Another way to classify viruses: the Baltimore classification
Another form of classification of viruses, which does not attend to taxonomic criteria but to the characteristics of the viral genome, is the Baltimore classification (named after its proponent, the Nobel laureate in medicine David Baltimore). According to this classification, viruses are divided into seven large groups identified with Roman numerals.
Group I, double-stranded DNA virus, which is transcribed into RNA for protein synthesis. Herpesviruses, chickenpox, HPV virus or smallpox belong to this group.
Group II, positive-stranded single-stranded DNA virus, which can be directly transcribed into proteins (such as parvoviruses).
Group III, double-stranded RNA viruses, such as reoviruses. Double-stranded RNA is rare in living beings, since RNA is transcribed from DNA in a single-stranded form ready for protein synthesis. An example is Rotaviruses that cause gastrointestinal illnesses that are mostly mild or virtually no symptoms in humans, although one of them causes severe diarrhea in children under 5 years of age.
Group IV, positive single-stranded RNA viruses, such as yellow fever, polio, hepatitis A and E, rubella, tobacco mosaic, or SARS-CoV-2. These viruses can initiate protein synthesis from their genetic material without any prior enzymatic transformation process.
Group V, negative single-stranded RNA virus, such as rhabdovirus (rabies), measles, influenzavirus (flu), or Ebola virus . These viruses must transform their genetic material to a complementary RNA strand similar to messenger RNA in humans, using the enzyme RNA polymerase.
Group VI, reverse transcribed single-stranded RNA virus, such as HIV. These viruses reverse transcription of their genetic material to DNA and subsequently transcribe it to RNA. These viruses do not affect prokaryotes (bacteria), so it is believed that their appearance could be after the existence of eukaryotic organisms.
Group VII, double-stranded DNA viruses that perform reverse transcription for the replication of their genome, producing intermediate RNA that then gives rise to new copies of the DNA that the virus genome contains. It is, so to speak, the most complex way by which a virus can replicate its genetic material, due to the number of steps required and enzymes required. The virus that causes Hepatitis B and the cauliflower mosaic belong to this group.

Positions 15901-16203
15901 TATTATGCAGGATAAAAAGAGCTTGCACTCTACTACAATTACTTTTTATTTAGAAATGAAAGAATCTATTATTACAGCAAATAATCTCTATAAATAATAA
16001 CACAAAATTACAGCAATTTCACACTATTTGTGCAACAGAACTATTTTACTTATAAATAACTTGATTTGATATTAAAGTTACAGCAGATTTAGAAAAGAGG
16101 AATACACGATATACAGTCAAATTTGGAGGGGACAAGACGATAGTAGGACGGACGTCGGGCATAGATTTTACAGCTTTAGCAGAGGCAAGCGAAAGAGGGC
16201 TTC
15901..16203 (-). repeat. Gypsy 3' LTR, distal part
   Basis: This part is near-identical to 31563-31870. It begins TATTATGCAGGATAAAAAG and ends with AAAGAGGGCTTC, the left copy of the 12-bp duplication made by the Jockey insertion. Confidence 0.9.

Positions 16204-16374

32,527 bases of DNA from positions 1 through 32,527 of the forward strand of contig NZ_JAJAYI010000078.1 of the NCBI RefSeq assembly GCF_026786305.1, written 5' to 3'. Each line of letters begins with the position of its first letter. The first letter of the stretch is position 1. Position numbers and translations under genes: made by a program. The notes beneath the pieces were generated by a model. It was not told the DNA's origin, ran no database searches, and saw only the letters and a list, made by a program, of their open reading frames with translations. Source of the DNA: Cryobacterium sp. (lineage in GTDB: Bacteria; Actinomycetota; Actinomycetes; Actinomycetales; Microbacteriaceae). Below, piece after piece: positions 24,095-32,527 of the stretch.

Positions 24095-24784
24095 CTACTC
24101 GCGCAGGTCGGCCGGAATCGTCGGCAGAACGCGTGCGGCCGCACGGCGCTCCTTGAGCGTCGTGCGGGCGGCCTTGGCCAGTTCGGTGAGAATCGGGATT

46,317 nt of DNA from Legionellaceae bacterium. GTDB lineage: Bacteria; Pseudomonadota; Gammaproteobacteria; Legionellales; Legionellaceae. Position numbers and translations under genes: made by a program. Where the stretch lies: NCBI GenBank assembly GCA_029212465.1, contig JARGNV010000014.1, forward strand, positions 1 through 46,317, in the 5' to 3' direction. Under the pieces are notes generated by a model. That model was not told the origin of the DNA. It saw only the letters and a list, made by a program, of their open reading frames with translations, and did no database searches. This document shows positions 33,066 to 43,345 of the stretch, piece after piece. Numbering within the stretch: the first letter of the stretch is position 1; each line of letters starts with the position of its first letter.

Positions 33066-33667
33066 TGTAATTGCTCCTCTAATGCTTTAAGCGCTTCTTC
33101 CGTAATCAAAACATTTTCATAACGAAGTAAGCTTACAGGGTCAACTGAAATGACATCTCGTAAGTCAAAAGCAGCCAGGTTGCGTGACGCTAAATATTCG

There is a type of virus, called satellite viruses, that have the genes that encode their protein coat but lack the necessary enzymes to carry out their own replication. That is, they need to be associated with another virus (larger) and depend on that virus infecting a cell in order to replicate and assemble new copies.
Depending on the relationship of each satellite virus with its associated virus, they can maintain a relationship of symbiosis (if the satellite virus has an enzyme that the main virus requires) or commensalism (if the satellite virus does not benefit the associated virus but does not harm it either) . Based on the Baltimore classification, satellite viruses can belong to groups I, II, III or IV.
There are other classifications of viruses that are less widely used or outdated. One is the classification based on the structure of the viruses , which would make it possible to establish groups associated by kinship, but which could only be applied to the upper groups of the classification and not at the species level.
Another is Holmes’s classification , which classified viruses into phaginae if they attacked bacteria, phytophaginae if they attacked plants, or zoophaginae if they attacked animals. It is an early classification but it is not useful today (although it may be complementary to others).
Another classification in disuse is the LHT , precursor of the current ICTV, which classified viruses into groups in relation to their type of genetic material, presence of envelope, number of different parts that make up the envelope, etc.
For all that has been explained above, we see that the classification of viruses is not as simple as that of living beings, that kinship relationships cannot be established based on a common ancestor and that the most practical way to classify them is based on some distinctive characteristic, such as the type of genetic material they possess.